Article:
Mrs. Dalton Lay Teacher & The Urchins of Lowell
By Bob Hodge
In the fifth grade at St. Patrick’s School, Lowell, MA when I was nine years old I had my first lay teacher Mrs. Dalton. Prior to and after fifth grade my classmates and I were taught by the Sisters of Notre Dame de Namur out of Tyngsboro.
Having a lay teacher was very different somehow and cool but I can’t remember if it got us out of kneeling on the chairs of our desks and saying the Holy Rosary.
Mrs. Dalton was a good-sized woman, cheerful bordering on jolly but she could be a disciplinarian when she needed to. It all seemed to come easily to her and in general her classroom had a lot less of the tension you might feel with the Sisters.
I remember a few occasions when she had a kind of talent show where some of us got up in front of the class and told a story. This wasn’t Shakespeare or the Canterbury Tales at that point in my life I barely knew who and what they were. I guess I had seen a Three Stooges episode that morning before school so I did my best rendition of the episode where Moe, Larry and Curly are doctors.
Mrs. Dalton nearly busted a gut laughing which got all of us kids laughing and it was an uproar with me running around the class making Curly Whoop, whoop, whoop sounds. “Calling Dr. Howard, Dr. Fine, Dr. Howard.”
Just then our principal Mother Superior herself came through the door to see what was all the commotion and hysteria and she had a very stern and perplexed look with steam coming out her ears as she shouted “CLASS!”
We were all herded back to our seats and Mrs. Dalton wiped her brow with a handkerchief and met in the hall for a few minutes with our principal. That was the end of our excitement for the day or so I thought. We got back to our lessons after a few Hail Mary’s to cleanse the air.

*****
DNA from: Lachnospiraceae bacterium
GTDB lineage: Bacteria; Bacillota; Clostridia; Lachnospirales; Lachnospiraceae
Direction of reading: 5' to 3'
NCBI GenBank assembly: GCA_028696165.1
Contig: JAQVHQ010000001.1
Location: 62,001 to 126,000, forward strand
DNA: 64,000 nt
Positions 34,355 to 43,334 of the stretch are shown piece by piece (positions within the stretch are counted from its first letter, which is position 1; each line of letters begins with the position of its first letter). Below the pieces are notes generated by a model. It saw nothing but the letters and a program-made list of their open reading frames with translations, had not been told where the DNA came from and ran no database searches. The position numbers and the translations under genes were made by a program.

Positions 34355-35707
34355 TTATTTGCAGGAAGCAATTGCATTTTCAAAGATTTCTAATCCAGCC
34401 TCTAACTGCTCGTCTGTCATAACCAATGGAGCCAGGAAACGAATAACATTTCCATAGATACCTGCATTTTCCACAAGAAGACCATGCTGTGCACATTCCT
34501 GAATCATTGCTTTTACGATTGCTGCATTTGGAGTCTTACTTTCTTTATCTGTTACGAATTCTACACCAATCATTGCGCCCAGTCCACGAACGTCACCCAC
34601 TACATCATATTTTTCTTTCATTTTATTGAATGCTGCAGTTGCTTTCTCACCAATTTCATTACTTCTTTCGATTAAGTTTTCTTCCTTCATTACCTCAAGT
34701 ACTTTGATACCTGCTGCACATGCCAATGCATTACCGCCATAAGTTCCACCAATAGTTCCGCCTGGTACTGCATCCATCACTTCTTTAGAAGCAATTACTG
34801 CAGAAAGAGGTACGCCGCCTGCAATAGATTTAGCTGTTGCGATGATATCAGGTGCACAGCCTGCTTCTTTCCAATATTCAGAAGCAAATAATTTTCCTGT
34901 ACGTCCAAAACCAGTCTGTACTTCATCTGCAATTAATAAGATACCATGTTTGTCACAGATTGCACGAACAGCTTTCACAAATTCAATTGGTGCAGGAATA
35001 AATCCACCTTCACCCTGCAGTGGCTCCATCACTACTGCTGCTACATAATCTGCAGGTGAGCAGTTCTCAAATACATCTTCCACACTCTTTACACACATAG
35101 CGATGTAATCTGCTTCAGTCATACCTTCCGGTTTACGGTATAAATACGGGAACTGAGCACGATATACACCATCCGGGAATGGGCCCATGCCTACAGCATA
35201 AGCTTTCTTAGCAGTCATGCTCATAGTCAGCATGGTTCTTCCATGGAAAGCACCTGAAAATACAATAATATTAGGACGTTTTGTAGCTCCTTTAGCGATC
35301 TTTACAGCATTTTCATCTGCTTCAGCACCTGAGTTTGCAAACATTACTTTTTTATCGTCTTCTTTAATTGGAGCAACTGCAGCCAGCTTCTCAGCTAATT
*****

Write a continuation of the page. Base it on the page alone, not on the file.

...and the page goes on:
At recess that day I was tossing around a hard rubber ball with some of my mates all in the school yard where kids were running every which way amidst the mayhem and I don’t know how or what got into me, I musta ate my Wheaties that morning because when I wound up and heaved that ball like a high fly to center field that ball was outa here right into the St. Patrick’s Church window.
Luckily it only broke the outer protective window and not the stained glass. Even more amazing no one seemed to notice! “Hey Bobby, where’s the ball?” “I thought you had it.” I sweated it out for a while and then just forgot about it until it came back to haunt me.
After school I walked home across the North Common Acre Lowell to our apartment at 8 Butterfield Street. My Ma gave me a cookie and some milk then sent me out to play in the Common until supper. I met up with some of my hooligan friends. I say hooligan, because that is how adults generally referred to us when we were in our little gang. I thought of it as a term of endearment.
We had a game we played where we would write something in code and hide it in some unsuspecting friend or neighbors’ premises. On this night we had the note in code ready to go. It would be something insulting starting with “Yo Momma.” We headed over to Broadway from the Common but we had to be very stealthy, clandestine so no one would see us in the act.
We got to our victims’ home and saw some clothes hanging on the line and so we hid the note in the shirt pocket of what looked to be our friend’s shirt and then we hightailed it outa there cutting through people’s yards until we got to Mrs. Dalton’s place, “Hey, what are you boys doing in my yard? Wait till I see you at school tomorrow you are going to see the principal!”
I had a tough time eating my supper that night and it was my favorite, baked mac and cheese. The next day we were ordered to stay after school where the principal gave us notes to take home to our parents with all our misdemeanors and crimes laid out and as for the punishment, being given the option of six whacks on the knuckles or six long division problems I presented my hands to the ruler.